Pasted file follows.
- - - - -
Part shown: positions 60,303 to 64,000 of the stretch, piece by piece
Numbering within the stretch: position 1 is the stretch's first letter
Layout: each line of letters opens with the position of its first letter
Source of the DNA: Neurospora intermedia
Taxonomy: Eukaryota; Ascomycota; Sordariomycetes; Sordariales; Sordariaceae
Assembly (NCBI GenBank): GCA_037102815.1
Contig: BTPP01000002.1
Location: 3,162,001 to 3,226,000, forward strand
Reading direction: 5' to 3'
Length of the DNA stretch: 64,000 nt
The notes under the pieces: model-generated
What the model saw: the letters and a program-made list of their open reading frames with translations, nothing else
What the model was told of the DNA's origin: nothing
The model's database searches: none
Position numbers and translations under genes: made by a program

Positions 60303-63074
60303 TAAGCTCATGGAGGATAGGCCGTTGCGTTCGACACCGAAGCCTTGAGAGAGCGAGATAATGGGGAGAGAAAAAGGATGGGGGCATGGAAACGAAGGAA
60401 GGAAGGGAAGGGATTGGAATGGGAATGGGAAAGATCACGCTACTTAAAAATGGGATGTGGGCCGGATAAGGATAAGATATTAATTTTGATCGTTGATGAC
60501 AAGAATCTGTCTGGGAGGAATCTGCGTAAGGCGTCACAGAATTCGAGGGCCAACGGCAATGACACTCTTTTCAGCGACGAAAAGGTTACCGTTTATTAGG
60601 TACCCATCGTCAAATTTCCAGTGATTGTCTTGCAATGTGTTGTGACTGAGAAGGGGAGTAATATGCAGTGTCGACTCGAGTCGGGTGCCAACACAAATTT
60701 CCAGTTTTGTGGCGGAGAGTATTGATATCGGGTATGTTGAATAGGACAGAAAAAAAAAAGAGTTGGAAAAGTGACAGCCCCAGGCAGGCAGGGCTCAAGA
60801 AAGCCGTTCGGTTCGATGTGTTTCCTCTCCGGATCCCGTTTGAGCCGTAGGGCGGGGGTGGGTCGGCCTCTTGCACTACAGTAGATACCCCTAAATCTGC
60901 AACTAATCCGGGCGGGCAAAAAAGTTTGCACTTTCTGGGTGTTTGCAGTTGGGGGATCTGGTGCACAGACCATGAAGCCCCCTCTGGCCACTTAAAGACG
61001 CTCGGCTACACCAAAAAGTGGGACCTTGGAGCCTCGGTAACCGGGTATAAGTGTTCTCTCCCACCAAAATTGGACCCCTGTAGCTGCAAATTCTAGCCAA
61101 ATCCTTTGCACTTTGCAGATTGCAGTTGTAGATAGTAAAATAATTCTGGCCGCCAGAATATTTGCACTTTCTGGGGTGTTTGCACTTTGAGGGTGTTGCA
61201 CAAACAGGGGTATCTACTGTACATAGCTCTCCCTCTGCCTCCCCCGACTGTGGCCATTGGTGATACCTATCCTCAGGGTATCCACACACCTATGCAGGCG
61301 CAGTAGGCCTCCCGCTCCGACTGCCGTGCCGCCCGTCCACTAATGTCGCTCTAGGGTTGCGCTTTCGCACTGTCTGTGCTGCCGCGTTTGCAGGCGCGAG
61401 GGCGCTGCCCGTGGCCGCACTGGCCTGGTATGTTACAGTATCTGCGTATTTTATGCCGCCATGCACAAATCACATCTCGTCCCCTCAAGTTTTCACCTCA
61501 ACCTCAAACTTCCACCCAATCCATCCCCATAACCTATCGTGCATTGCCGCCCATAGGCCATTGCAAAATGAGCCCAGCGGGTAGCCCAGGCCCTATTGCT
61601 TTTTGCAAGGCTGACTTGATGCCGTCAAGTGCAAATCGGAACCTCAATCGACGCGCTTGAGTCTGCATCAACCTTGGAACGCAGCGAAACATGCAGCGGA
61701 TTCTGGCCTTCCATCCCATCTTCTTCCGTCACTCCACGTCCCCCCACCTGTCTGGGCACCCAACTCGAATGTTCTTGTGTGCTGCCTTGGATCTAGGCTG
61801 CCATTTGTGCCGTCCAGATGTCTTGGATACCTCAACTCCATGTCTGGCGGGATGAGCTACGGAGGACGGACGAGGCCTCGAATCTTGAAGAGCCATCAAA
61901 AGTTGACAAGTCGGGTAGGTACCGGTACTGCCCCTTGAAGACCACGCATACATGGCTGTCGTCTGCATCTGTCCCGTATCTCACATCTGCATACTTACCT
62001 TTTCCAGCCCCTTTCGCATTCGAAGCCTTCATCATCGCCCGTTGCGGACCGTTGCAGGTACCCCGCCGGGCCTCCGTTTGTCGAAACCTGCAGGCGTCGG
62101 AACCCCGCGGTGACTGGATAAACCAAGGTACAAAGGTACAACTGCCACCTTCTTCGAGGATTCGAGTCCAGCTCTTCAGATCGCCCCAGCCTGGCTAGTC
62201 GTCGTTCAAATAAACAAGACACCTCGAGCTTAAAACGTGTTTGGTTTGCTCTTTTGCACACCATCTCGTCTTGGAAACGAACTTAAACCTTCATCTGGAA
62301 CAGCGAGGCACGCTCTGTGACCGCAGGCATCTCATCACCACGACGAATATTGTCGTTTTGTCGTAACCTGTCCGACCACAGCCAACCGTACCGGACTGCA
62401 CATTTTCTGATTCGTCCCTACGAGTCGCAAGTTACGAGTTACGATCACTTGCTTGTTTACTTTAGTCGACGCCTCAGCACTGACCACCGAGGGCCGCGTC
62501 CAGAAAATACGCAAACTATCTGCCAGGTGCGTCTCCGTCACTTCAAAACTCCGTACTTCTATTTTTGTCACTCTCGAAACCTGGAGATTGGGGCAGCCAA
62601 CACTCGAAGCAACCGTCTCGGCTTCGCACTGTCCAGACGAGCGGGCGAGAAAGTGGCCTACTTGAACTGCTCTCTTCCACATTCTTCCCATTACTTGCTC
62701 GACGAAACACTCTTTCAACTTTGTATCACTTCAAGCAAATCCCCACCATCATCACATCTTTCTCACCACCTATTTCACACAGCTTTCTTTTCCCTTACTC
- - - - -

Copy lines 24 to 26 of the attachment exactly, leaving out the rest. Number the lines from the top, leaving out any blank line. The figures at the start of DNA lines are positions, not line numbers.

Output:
61001 CTCGGCTACACCAAAAAGTGGGACCTTGGAGCCTCGGTAACCGGGTATAAGTGTTCTCTCCCACCAAAATTGGACCCCTGTAGCTGCAAATTCTAGCCAA
61101 ATCCTTTGCACTTTGCAGATTGCAGTTGTAGATAGTAAAATAATTCTGGCCGCCAGAATATTTGCACTTTCTGGGGTGTTTGCACTTTGAGGGTGTTGCA
61201 CAAACAGGGGTATCTACTGTACATAGCTCTCCCTCTGCCTCCCCCGACTGTGGCCATTGGTGATACCTATCCTCAGGGTATCCACACACCTATGCAGGCG